Preparing for your period in 2022

Preparing for your period in 2022

Did you know, over four in five (84%) Brits are unprepared for their period every month?

Following an 83% rise in monthly searches for ‘natural cycle’, we surveyed Brits about their experiences with their monthly cycle and worked with experts to provide tips on how to be better prepared in the future.

The national poll revealed:

  • Six in ten Brits have heavy periods (60%)
  • Over four in ten Brits say they have very regular periods (43%)
  • The majority are unprepared for their period every month (84%)
  • Almost one in five Brits said the COVID-19 vaccine impacted their periods (18%)

Although a high percentage of Brits say they have regular/heavy periods, the survey revealed over four-fifths (83%) are still unprepared for their period every month. When speaking with Carolina Goncalves, Superintendent Pharmacist from Pharmica, Iceni Silver discovered the most common symptoms that may indicate your period is approaching.

According to Caroline, the most common symptoms include acne breakout (known as cyclical acne), mood swings and changes in sleeping patterns due to changes in hormonal fluctuations (oestrogen and progesterone levels) and an increase in body temperature.

Carolina advised: “Such premenstrual symptoms usually occur within 5-10 days before the start of your period. While the severity and the nature of the symptoms vary from person to person, there are a few common symptoms that may indicate your period is approaching.”

Dr Deborah Lee of Dr Fox Online Pharmacy added: “Nine in ten women complain they suffer from premenstrual swelling. This can affect many different parts of the body, such as the breasts, lower abdomen, legs, arms, wrists, and hands. The extra fluid pressure in tissue can cause premenstrual breast discomfort. It can also make you feel bloated and result in discomfort at the site of the swelling - in the pelvic region, the legs, arms and wrists.”

When asked how Brits prepare and minimise the effects of common symptoms, Dr Gareth Nye, Endocrinology theme lead for the Physiological Society at Chester Medical School, advised what to eat and drink before and when on your period. “You are losing blood and growing tissue – this requires a good all-round diet filled with meat and vegetables. Growing tissue requires protein, which can be gained from your normal recommended daily allowance of meat, nuts and dairy products. Meat and vegetables like spinach are great sources of iron to help with the potential anaemia you may experience.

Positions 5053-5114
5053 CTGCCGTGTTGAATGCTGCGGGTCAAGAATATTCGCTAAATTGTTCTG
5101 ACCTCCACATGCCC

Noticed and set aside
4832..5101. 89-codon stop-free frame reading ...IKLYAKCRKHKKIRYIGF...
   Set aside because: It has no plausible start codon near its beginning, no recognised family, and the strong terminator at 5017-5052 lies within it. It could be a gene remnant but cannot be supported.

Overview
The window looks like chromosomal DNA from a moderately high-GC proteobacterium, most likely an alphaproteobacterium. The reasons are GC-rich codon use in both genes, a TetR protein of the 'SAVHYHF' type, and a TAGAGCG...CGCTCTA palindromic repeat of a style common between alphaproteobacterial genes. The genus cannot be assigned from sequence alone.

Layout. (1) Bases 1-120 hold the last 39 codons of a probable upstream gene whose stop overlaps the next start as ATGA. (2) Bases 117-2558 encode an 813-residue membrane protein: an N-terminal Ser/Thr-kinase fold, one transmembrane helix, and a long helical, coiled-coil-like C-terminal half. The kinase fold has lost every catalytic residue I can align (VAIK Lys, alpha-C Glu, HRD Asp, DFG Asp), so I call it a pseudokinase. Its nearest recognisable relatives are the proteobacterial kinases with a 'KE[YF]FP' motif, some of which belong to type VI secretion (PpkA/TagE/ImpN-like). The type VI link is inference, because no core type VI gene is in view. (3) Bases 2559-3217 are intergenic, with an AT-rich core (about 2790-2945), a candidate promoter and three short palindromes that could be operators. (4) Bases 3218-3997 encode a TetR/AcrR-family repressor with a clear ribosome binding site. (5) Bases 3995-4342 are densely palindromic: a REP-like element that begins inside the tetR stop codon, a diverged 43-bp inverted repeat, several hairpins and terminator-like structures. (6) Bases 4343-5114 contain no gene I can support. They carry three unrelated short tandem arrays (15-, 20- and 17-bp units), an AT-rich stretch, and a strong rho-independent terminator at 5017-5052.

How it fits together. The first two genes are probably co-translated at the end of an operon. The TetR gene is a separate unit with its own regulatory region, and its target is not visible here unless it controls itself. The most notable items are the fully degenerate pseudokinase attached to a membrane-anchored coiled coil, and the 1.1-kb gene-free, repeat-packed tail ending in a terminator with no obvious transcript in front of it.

“Dehydration is commonly seen during your period and so maintain good fluid intake. You should be fine as long as you have a good, healthy diet,” says Dr Nye.

Although bleeding typically occurs every 28 days, the menstrual cycle may vary depending on the person and the particular month, as well as in length. Carolina says: “Periods last an average of 5 days but may vary anywhere from three to eight days with the first one or two days being the heaviest bleeds. Tracking your period can help you understand your body and observe symptoms like mood swings or headaches that can occur regularly at a particular phase of your cycle, as well as help to identify when you are likely to be most fertile.”

Carolina recommended popular tracking apps including Period Calendar, Flo Period Tracker and Clue; favourited by the Obstetrics & Gynecology journal. 

Summarising the expertise and results highlighted in the study, Vanessa Smith, co-founder at Iceni Silver, says: “We found the results to be really interesting how they highlighted so many Brits are unprepared for their period although they suffered from heavy periods and had regular menstruation.

“We want people to know that there is a variety of period wear on the market made to fit an individual’s unique cycle. This can range from managing a light flow to holding up to 40 ml of fluid, the equivalent of 12 regular tampons or eight heavy tampons. So you can wear your period knickers throughout the day without fear of leakages.

“Period wear is absolutely the future of menstrual products. They are a highly effective, practical and sustainable alternative to sanitary wear and a perfect option for those wanting to be more prepared and getting to grips with how to manage their cycles.“

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